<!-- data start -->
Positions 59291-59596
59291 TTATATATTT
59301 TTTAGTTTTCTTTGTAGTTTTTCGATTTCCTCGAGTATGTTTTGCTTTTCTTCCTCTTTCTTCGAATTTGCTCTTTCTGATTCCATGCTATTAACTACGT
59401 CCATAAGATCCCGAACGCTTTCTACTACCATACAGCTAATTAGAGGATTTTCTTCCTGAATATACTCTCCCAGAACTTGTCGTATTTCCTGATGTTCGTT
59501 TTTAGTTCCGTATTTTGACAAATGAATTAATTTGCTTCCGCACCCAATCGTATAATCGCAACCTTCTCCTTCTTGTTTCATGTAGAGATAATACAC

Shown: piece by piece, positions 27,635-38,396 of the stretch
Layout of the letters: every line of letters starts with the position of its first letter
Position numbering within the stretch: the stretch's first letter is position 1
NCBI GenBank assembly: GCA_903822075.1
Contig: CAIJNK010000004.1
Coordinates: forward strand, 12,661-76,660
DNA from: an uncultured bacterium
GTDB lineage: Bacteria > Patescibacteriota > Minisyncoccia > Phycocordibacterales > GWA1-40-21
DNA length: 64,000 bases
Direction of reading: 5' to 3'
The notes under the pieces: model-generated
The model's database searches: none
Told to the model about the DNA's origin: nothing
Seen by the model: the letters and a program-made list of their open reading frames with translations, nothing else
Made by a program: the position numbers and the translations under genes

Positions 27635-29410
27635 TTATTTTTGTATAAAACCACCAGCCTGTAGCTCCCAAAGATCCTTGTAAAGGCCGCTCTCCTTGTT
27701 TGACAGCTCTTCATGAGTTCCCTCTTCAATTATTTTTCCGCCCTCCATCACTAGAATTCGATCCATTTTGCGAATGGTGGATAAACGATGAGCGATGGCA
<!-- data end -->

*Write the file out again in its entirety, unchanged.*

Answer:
Positions 59291-59596
59291 TTATATATTT
59301 TTTAGTTTTCTTTGTAGTTTTTCGATTTCCTCGAGTATGTTTTGCTTTTCTTCCTCTTTCTTCGAATTTGCTCTTTCTGATTCCATGCTATTAACTACGT
59401 CCATAAGATCCCGAACGCTTTCTACTACCATACAGCTAATTAGAGGATTTTCTTCCTGAATATACTCTCCCAGAACTTGTCGTATTTCCTGATGTTCGTT
59501 TTTAGTTCCGTATTTTGACAAATGAATTAATTTGCTTCCGCACCCAATCGTATAATCGCAACCTTCTCCTTCTTGTTTCATGTAGAGATAATACAC

Shown: piece by piece, positions 27,635-38,396 of the stretch
Layout of the letters: every line of letters starts with the position of its first letter
Position numbering within the stretch: the stretch's first letter is position 1
NCBI GenBank assembly: GCA_903822075.1
Contig: CAIJNK010000004.1
Coordinates: forward strand, 12,661-76,660
DNA from: an uncultured bacterium
GTDB lineage: Bacteria > Patescibacteriota > Minisyncoccia > Phycocordibacterales > GWA1-40-21
DNA length: 64,000 bases
Direction of reading: 5' to 3'
The notes under the pieces: model-generated
The model's database searches: none
Told to the model about the DNA's origin: nothing
Seen by the model: the letters and a program-made list of their open reading frames with translations, nothing else
Made by a program: the position numbers and the translations under genes

Positions 27635-29410
27635 TTATTTTTGTATAAAACCACCAGCCTGTAGCTCCCAAAGATCCTTGTAAAGGCCGCTCTCCTTGTT
27701 TGACAGCTCTTCATGAGTTCCCTCTTCAATTATTTTTCCGCCCTCCATCACTAGAATTCGATCCATTTTGCGAATGGTGGATAAACGATGAGCGATGGCA